Tchenguizes set to sue for £100m after court attack on SFO
High Court ruling condemns Serious Fraud Office's 'unfair and inaccurate' evidence before arrests of brothers
The Serious Fraud Office was left reeling last night after undergoing a withering attack from the High Court over its bungled dawn raids on the millionaire Tchenguiz brothers last year.
Detailing a series of errors and misrepresentations in the case, two of the country's most senior judges ruled that the SFO had unlawfully obtained search warrants on the millionaire property tycoons following an investigation into the collapse of Icelandic bank Kaupthing.
The ruling paves the way for more than £100m of compensation claims from the two men, who both said they would sue.
It piles huge pressure on the new SFO director, David Green, who instructed staff to drop the case into Vincent Tchenguiz within a week of his arrival in the job.
The High Court yesterday found that the SFO had cut corners due to its severe financial constraints. Its budget crisis can only worsen as the organisation has been ordered by the Coalition Government to make further cuts at a time that it faces large and complex cases including the Libor scandals and the Weavering hedge fund collapse.
The brothers were arrested after 6am swoops on their homes and offices last March which were justified by the SFO on the grounds of evidence supplied by the administrator of the collapsed Icelandic bank Kaupthing.
The pair claim publicity surrounding the high-profile arrests meant their businesses suffered huge damage.
The court described as "both unfair and inaccurate" oral evidence the SFO gave to the judge when it was applying for the warrants, and declared "the tone of that evidence was unjustified".
It said the judge would not have granted the warrants if the SFO had given a fairer reflection of the case.
The SFO was also harshly condemned for failing to get adequate independent scrutiny of its evidence. Five of the six lawyers sent to investigate were SFO employees, a flagrant breach of best practice. The SFO relied too heavily on the allegations of Kaupthing's administrator, failing to challenge its claims adequately.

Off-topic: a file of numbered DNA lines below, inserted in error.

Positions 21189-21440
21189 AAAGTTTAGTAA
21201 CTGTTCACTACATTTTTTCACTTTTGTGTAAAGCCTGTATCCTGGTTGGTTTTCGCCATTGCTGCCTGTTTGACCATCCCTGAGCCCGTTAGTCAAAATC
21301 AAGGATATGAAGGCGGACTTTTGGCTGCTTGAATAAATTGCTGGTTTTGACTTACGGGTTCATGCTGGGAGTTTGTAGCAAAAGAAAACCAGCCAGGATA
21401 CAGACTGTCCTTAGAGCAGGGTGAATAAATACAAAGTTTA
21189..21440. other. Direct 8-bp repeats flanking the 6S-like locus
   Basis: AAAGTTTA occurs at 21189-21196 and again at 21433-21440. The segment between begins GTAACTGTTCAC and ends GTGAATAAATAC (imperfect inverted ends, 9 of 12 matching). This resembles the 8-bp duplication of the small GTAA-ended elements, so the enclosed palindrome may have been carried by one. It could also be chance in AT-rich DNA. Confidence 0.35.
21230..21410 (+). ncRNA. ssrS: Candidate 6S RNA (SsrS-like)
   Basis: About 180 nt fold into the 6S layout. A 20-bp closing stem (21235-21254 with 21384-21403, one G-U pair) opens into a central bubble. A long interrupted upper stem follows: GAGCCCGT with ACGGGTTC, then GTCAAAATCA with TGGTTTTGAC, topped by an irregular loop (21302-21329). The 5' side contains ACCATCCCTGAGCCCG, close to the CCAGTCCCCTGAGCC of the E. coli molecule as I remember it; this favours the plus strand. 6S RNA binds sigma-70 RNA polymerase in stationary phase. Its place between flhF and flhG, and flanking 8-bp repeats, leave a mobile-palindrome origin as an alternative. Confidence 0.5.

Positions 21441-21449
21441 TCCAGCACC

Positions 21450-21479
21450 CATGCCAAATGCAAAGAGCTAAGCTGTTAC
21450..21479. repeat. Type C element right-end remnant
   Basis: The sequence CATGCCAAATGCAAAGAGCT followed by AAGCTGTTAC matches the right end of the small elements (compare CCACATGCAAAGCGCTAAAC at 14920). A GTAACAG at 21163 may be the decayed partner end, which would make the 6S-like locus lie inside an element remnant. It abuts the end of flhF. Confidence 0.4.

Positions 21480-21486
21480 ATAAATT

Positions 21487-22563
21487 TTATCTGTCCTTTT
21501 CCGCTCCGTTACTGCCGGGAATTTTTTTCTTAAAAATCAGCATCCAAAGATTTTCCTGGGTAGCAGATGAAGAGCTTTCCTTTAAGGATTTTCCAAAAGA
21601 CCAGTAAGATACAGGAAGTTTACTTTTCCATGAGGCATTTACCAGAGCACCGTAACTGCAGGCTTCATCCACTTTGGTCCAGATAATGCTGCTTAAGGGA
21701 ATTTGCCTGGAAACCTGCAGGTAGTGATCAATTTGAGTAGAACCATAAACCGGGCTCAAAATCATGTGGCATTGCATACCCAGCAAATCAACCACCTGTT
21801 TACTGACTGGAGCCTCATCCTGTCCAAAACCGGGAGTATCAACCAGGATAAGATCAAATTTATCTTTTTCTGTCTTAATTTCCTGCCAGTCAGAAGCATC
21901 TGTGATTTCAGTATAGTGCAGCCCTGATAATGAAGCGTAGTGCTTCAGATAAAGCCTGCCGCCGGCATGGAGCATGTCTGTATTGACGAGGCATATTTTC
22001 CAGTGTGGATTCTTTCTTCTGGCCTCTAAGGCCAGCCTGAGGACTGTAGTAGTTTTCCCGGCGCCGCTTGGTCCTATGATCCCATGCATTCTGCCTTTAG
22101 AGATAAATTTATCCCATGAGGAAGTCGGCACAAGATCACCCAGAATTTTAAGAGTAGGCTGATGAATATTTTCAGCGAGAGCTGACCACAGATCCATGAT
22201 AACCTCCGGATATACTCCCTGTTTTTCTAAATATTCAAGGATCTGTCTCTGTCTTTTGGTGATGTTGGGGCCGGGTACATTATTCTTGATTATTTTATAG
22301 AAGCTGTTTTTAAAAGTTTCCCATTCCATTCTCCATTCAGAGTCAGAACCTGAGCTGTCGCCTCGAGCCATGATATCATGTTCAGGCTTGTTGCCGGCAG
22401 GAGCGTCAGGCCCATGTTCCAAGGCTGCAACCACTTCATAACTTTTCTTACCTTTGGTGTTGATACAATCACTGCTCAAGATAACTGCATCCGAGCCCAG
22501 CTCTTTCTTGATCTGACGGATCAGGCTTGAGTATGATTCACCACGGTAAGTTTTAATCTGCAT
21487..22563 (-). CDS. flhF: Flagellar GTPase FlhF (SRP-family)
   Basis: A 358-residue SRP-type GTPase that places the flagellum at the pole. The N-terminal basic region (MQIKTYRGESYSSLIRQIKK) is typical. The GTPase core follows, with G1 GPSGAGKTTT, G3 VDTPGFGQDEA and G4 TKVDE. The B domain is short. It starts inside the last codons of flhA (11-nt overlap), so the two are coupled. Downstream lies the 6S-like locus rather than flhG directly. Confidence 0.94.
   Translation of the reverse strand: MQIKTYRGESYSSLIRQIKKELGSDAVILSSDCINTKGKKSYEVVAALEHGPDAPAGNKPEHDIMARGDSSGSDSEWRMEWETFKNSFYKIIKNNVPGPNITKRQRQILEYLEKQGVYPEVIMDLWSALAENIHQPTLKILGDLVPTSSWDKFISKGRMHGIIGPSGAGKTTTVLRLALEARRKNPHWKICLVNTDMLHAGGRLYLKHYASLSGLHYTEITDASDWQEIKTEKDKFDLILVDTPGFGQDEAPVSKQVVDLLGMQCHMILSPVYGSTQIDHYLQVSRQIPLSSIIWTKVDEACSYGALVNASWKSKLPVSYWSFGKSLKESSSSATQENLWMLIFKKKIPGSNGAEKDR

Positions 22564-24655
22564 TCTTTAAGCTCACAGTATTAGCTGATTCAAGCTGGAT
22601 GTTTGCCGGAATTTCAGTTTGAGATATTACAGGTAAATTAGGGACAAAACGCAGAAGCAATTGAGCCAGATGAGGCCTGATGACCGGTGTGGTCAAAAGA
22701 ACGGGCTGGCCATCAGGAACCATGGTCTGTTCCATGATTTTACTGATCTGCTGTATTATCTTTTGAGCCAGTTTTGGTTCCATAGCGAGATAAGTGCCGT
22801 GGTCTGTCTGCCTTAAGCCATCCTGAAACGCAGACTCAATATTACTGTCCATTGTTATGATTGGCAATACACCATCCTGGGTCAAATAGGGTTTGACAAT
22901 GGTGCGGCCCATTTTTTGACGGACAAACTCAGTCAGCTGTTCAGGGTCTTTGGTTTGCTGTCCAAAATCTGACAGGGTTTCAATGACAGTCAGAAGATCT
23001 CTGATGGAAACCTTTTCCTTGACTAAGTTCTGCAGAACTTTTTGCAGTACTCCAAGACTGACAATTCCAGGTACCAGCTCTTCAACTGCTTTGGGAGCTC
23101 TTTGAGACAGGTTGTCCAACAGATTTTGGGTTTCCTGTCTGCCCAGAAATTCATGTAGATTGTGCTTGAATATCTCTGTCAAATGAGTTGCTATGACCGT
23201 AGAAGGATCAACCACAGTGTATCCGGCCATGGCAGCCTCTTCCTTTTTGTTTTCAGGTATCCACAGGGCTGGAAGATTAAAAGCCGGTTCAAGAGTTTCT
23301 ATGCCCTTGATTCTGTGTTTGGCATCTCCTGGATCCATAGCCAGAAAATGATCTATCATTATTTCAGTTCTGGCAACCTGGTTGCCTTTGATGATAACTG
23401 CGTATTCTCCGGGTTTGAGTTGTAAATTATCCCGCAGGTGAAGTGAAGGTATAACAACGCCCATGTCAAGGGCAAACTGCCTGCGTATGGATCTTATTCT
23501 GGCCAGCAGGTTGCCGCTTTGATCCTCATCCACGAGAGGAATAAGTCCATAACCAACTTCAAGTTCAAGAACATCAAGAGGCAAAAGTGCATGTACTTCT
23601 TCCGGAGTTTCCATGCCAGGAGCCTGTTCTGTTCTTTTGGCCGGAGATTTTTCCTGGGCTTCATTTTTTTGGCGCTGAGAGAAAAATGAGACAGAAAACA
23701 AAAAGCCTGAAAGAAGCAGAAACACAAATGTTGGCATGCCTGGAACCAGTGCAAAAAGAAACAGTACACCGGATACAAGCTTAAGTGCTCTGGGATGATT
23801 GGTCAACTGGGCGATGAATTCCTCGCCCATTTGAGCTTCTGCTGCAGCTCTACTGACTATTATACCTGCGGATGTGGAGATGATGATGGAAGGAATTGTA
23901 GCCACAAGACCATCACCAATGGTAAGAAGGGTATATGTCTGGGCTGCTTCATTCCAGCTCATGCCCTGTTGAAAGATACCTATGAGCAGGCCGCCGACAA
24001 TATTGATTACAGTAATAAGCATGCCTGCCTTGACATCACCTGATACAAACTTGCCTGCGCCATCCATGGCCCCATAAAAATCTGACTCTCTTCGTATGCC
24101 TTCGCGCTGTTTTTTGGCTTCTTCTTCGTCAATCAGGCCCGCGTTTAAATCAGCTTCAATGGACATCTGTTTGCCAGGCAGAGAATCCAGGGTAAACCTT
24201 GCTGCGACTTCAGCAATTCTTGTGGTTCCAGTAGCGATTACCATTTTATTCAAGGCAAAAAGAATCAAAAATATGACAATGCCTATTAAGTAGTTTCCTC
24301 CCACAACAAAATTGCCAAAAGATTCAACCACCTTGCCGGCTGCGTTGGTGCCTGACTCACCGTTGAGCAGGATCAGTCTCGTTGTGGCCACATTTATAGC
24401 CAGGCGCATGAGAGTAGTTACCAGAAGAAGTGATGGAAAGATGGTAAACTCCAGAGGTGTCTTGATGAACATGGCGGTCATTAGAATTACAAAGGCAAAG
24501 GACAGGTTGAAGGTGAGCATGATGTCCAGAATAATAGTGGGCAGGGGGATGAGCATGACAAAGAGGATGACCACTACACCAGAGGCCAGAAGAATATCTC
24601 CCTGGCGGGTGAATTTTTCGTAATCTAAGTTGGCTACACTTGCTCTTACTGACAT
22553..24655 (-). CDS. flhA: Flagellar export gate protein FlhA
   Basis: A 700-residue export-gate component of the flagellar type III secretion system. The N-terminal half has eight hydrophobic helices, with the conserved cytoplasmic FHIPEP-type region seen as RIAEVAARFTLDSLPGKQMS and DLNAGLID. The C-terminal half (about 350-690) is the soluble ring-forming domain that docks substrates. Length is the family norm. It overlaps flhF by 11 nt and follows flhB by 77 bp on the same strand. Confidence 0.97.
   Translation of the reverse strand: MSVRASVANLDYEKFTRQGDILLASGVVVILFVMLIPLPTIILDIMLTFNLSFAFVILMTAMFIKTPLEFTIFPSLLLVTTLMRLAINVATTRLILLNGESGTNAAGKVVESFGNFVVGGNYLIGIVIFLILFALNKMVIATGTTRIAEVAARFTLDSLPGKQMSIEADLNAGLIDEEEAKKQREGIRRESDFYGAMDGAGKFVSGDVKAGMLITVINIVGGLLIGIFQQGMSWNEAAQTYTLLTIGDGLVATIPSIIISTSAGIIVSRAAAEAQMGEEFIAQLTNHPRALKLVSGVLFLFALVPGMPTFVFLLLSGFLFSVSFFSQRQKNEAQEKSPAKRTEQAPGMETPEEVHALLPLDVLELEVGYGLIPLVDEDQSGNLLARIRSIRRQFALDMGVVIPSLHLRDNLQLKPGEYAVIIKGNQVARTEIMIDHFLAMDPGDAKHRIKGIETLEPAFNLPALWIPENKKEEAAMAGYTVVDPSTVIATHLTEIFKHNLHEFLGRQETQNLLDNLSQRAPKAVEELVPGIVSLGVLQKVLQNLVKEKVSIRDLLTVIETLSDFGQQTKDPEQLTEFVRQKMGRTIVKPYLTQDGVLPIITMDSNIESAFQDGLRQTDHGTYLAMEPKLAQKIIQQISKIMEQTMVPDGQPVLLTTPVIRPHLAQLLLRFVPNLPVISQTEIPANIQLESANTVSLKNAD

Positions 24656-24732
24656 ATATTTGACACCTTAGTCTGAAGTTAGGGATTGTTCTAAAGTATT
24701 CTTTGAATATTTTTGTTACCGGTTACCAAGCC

Robert Tchenguiz, who is still under investigation by the SFO, said: "As a result of the SFO's unlawful actions I and my family have suffered enormous damage, not least to my reputation. I now intend to pursue my claim in respect of the damages I have suffered as a result of the SFO's illegal actions."
Vincent Tchenguiz has pledged to sue the SFO for £100m, and last night talked of "the substantial personal and business costs and losses" he had suffered. "It has taken an inordinate amount of time for this to be resolved … as anyone in business will tell you, time is money."
Bank of America Merrill Lynch foreclosed on a £125m loan which he says pushed his Peverel property group into administration. Other banks refused to deal with him, he claims.
The court stated that the SFO's failures were against a backdrop of scarce financial resources. The organisation has faced further cuts under the Coalition Government's austerity regime. It has been ordered to slash its budget from £34m last year to just £29m by 2014. "It is clear incalculable damage will be done to the financial markets of London if proper resources, both human and financial, are not made available for such investigations and prosecutions in the financial markets of London," the judgment says.